Differences of opinion abound in our industry. However, I suspect there is one point on which we’ll all agree – there is a very low level of certainty of breeding a top racehorse, or selecting one before it’s raced. We’re all on the lookout for an apparent edge, writes Oscar Foulkes.
It’s striking that someone who moves their strike rate of breeding stakes-winners from 3% to 9%, while outperforming the breed average by a factor of three, is still getting it ‘wrong’ 91% of the time.
It’s very easy to stray into the territory of confirmation bias – in other words, “to search for, interpret, favour, and recall information in a way that confirms one’s pre-existing beliefs or hypotheses”.
In the late 80s, I compiled a database of Northern Hemisphere Grade I winners, and I used it to find what I thought were nicks.
Amongst the star combinations was Nijinsky and Blushing Groom, of which there are numerous great examples. However, I had no way of knowing if the products of such crosses outperformed breed averages.
We live in the age of Big Data, and yet I find few examples of the vast quantity of genealogy and race data relating to Thoroughbreds being used to develop proper base line stats.
There are any number of services that show up pedigree patterns in graded stakes-winners. However, they aren’t relating the incidence of those successes with the number of opportunities that those patterns were given. Yes, it does potentially get messy, because one might need to control for the quality of a stallion (e.g. the results of Blushing Groom line mares mated to sons of Nijinsky, where the one produced 8% stakes-
winners and the other 3%).
One of the patterns that gets people excited is inbreeding to great mares. In this respect, I’ve been watching Mambo in Seattle (grandson of Weekend Surprise) with interest, particularly when his first crop delivered the Grade I winning Same Jurisdiction out of a Captain Al mare.
She is inbred 4×4 to Lassie Dear (similar to Jay Peg’s 4×3). The same pattern was repeated for six of Mambo’s 10 stakes-winners, which is ripe territory for confirmation bias.
Excluding Mambo in Seattle’s two-year-olds, he has 252 foals, of which 41 are out of mares by ‘Lassie Dear stallions’ (i.e. Al Mufti, Captain Al, Sportsworld, Pulpit and Tiger Ridge). So, those six stakes-winners were produced at a rate of close to 15%, which is a factor of nearly seven times better than he does with mares by all other stallions.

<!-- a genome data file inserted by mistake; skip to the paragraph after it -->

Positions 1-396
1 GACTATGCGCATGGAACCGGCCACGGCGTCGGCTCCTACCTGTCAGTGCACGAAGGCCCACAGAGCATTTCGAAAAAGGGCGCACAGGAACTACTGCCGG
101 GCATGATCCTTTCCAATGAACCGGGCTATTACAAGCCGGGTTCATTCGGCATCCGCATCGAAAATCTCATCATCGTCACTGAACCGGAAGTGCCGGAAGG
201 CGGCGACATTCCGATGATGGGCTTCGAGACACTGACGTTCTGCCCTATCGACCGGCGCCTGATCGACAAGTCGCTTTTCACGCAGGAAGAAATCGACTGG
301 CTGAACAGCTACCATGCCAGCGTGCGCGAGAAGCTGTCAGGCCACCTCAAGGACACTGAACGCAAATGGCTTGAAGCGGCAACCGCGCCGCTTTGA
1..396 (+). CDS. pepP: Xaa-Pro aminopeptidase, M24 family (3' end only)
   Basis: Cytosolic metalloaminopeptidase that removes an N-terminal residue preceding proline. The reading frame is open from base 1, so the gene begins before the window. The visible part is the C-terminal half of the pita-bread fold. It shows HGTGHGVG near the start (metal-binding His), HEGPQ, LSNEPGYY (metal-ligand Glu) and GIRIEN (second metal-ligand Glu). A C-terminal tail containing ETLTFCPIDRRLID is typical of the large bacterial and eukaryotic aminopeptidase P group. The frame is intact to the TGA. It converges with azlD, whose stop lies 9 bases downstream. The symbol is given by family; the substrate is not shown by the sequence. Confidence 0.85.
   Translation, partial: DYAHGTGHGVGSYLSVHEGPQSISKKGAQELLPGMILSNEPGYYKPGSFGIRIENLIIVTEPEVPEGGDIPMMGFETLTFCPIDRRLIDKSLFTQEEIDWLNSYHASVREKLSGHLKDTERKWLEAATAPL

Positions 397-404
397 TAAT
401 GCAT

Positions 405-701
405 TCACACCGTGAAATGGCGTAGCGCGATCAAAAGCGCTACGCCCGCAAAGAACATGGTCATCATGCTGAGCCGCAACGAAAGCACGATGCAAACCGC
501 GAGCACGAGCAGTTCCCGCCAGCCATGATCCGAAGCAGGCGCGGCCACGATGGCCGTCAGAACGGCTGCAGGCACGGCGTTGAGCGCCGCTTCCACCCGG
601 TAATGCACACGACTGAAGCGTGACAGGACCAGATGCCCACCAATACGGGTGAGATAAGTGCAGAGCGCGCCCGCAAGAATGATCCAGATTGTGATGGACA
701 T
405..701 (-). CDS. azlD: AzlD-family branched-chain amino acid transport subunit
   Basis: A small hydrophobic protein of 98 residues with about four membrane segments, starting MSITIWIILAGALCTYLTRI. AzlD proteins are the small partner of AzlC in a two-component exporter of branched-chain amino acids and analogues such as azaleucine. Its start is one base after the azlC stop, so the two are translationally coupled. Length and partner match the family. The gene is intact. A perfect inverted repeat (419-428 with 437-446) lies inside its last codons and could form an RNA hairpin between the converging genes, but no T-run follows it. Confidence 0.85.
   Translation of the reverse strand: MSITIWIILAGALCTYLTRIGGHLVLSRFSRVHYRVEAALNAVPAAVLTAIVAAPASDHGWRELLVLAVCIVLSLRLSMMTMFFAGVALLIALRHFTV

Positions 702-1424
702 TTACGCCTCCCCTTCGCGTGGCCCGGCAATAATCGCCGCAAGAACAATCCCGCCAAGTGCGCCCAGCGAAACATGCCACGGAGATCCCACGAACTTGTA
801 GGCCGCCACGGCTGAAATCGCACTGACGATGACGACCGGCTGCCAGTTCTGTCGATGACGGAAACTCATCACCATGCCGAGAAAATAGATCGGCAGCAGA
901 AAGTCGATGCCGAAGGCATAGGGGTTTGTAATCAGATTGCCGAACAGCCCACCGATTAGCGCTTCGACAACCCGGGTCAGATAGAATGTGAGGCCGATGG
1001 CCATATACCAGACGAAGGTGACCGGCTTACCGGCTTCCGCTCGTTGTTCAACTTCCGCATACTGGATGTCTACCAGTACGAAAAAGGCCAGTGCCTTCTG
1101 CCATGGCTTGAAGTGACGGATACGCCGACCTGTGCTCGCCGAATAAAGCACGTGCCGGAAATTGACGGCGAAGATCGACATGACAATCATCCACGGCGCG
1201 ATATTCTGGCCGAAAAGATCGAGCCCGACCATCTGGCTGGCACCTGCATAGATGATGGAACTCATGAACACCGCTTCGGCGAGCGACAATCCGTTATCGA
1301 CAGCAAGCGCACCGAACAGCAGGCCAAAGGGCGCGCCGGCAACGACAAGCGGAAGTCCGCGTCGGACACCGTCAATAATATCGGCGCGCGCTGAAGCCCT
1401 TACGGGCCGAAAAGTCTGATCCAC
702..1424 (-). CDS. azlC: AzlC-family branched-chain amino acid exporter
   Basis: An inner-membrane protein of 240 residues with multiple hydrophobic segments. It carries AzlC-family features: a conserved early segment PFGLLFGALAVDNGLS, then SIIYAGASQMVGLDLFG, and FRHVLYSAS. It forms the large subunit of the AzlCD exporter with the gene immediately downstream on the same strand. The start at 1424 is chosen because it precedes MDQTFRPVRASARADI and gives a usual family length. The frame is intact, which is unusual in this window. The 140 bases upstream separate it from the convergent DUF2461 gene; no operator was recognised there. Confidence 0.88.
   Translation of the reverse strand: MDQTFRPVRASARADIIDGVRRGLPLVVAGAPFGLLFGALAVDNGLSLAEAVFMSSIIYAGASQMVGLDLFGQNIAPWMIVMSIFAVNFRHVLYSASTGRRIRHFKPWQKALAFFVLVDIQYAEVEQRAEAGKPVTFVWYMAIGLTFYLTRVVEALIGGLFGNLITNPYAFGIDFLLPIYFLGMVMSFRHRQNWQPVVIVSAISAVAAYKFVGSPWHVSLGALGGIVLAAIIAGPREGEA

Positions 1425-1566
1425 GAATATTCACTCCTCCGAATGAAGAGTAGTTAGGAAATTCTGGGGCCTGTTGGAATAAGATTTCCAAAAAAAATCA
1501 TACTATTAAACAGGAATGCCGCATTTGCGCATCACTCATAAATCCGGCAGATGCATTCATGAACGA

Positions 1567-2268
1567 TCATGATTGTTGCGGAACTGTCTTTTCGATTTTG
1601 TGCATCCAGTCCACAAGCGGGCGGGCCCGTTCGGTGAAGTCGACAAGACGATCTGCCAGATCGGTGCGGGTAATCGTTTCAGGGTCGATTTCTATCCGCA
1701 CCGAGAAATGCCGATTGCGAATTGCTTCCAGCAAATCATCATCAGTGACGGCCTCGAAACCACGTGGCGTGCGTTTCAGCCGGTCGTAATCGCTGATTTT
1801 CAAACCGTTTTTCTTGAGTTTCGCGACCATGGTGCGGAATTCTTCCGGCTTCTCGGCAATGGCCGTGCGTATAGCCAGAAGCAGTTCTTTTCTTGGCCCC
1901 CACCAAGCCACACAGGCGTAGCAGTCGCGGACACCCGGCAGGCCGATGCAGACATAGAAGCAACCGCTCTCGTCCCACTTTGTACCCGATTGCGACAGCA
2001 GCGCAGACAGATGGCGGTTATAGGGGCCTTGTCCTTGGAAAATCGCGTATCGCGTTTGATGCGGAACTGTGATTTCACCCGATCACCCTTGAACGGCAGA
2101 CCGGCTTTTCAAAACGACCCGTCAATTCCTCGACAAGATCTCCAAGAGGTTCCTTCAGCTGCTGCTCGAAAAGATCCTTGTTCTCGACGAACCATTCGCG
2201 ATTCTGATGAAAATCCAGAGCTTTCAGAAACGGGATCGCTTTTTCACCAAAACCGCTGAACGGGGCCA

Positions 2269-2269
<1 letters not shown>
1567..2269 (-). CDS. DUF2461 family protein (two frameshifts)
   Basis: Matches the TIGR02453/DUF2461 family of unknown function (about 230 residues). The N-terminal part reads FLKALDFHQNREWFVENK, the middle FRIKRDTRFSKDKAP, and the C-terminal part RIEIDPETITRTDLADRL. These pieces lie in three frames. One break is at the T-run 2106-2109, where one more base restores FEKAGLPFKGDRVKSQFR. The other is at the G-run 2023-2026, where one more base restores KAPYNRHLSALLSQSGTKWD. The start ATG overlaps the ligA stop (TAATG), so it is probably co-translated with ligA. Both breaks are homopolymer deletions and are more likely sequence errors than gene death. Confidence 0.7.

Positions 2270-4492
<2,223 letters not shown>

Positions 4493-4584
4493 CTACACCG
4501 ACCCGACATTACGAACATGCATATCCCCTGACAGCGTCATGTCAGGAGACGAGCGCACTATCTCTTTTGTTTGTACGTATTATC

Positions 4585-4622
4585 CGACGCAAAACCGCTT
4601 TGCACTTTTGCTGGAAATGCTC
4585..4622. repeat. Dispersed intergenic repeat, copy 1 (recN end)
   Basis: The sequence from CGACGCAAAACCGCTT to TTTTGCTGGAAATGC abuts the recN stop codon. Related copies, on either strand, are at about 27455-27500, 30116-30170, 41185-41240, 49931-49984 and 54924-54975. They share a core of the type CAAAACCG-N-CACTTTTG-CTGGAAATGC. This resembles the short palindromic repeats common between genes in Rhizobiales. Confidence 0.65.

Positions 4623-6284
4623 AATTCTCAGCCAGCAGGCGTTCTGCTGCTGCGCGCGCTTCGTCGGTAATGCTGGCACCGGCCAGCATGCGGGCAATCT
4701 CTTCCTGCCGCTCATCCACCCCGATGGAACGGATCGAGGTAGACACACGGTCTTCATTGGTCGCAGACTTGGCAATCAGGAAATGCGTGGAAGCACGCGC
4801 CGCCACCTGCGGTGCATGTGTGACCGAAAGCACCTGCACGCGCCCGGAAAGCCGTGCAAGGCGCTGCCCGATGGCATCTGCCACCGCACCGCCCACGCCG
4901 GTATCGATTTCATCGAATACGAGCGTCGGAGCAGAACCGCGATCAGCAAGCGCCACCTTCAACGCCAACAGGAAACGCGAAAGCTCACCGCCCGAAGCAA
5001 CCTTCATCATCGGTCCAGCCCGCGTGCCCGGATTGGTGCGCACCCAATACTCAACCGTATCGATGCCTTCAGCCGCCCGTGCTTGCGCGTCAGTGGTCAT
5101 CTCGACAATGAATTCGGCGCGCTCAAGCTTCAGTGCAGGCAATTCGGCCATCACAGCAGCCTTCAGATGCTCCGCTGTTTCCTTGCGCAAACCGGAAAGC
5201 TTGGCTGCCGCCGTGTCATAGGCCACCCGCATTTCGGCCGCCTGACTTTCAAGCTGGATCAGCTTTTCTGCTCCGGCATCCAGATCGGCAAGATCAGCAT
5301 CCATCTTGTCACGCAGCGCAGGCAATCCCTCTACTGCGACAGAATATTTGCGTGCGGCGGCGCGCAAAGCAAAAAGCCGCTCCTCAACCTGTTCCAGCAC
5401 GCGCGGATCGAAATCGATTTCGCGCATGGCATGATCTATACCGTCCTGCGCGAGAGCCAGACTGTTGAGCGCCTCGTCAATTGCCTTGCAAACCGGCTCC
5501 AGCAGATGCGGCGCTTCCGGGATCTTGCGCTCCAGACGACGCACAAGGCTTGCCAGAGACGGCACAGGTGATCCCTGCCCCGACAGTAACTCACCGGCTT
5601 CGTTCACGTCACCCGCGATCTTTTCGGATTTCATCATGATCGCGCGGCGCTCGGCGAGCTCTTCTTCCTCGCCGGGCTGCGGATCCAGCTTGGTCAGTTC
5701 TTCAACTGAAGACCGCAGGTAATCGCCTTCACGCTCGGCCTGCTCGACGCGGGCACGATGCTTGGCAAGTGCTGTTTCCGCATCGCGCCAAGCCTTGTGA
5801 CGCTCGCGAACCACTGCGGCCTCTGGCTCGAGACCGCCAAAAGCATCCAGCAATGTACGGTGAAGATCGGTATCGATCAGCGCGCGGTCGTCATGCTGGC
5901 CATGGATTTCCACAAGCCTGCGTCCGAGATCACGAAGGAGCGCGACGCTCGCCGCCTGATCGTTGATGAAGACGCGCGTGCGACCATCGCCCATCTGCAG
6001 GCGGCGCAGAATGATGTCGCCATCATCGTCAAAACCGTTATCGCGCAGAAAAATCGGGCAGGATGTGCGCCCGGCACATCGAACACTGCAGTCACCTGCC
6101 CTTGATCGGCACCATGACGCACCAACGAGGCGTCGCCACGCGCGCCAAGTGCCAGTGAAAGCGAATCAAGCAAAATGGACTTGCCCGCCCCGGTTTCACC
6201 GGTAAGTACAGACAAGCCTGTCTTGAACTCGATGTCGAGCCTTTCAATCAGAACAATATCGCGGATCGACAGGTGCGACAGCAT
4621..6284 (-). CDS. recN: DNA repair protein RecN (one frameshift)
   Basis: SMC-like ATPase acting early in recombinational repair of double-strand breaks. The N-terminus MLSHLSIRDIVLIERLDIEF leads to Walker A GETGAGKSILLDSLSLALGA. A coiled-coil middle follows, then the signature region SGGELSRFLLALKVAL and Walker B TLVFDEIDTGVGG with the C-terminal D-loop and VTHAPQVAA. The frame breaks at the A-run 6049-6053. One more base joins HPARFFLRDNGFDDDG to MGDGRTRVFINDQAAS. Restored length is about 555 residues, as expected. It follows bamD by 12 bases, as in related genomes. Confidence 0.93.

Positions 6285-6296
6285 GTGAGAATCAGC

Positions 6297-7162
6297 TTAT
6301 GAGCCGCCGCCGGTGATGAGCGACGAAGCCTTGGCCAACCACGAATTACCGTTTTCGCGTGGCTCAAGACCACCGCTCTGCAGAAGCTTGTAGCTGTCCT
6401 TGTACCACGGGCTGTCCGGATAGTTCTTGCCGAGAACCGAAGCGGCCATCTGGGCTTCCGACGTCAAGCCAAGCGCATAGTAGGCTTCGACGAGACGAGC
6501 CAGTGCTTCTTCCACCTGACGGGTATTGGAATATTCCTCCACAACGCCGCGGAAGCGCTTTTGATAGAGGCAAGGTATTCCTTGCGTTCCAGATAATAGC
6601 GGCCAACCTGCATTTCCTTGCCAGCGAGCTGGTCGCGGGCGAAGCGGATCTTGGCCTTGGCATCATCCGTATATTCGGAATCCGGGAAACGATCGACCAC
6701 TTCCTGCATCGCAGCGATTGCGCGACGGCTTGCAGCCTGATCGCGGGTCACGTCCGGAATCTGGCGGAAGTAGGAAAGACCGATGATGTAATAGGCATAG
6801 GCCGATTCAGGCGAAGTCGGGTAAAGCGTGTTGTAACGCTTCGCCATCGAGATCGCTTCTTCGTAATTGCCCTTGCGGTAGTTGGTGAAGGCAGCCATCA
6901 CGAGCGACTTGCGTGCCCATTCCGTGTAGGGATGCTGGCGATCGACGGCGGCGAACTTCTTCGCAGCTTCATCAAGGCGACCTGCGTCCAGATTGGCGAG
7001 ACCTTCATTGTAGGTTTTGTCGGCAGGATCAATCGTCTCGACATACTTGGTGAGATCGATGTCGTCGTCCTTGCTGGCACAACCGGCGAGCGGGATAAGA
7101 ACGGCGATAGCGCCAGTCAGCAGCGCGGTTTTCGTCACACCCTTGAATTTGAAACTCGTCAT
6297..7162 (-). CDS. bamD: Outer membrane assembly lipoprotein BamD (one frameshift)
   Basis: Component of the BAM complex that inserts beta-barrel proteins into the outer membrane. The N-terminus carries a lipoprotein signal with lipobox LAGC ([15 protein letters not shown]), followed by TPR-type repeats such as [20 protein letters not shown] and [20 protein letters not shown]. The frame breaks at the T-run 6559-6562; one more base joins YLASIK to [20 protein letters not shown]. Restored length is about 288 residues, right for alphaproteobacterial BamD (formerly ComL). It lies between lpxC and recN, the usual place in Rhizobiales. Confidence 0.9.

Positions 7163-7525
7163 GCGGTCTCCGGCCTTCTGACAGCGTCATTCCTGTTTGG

So far, so good…..
I then took a look at Tiger Ridge, a son of Weekend Surprise (and grandson of Lassie Dear). He had 42 opportunities along the same lines, and yet not one of his stakes-winners came from a ‘Lassie Dear pattern’ (I included Sportsworld mares, because he was a half-brother to Lassie Dear).
Perhaps Tiger Ridge’s 3×2 inbreeding to Secretariat called for different treatment; we just don’t know. It does seem interesting that Nother Russia is inbred to Storm Cat (2×4 through son and daughter), but again, we just don’t know.
There was a similar lack of success when mares by Lassie Dear female line stallions were mated to AP Indy’s son Judpot. However, one can’t really extrapolate a sample size of less than three dozen into a rule for the entire population.
I’d love to get access to Thoroughbred databases to establish the number of foals bred on a variety of patterns or crosses, and to correlate that data with their race records.
However, even the most detailed mining of data cannot take into account the apparently random pairing of chromosomes that happens at conception. While there are some full-brothers/sisters that were both great (e.g. Pharos and Fairway), there are many examples of champions with siblings that couldn’t get out of their own way. The theory is that a large enough sample will smooth out such factors.
Lassie Dear inbreeding is going to have plenty of opportunities, just by virtue of the extremely high representation that the family has around the world.
We now know that this pattern seems to deliver an ‘edge’ with Mambo in Seattle, but more research is necessary before we can say that it applies to the entire population.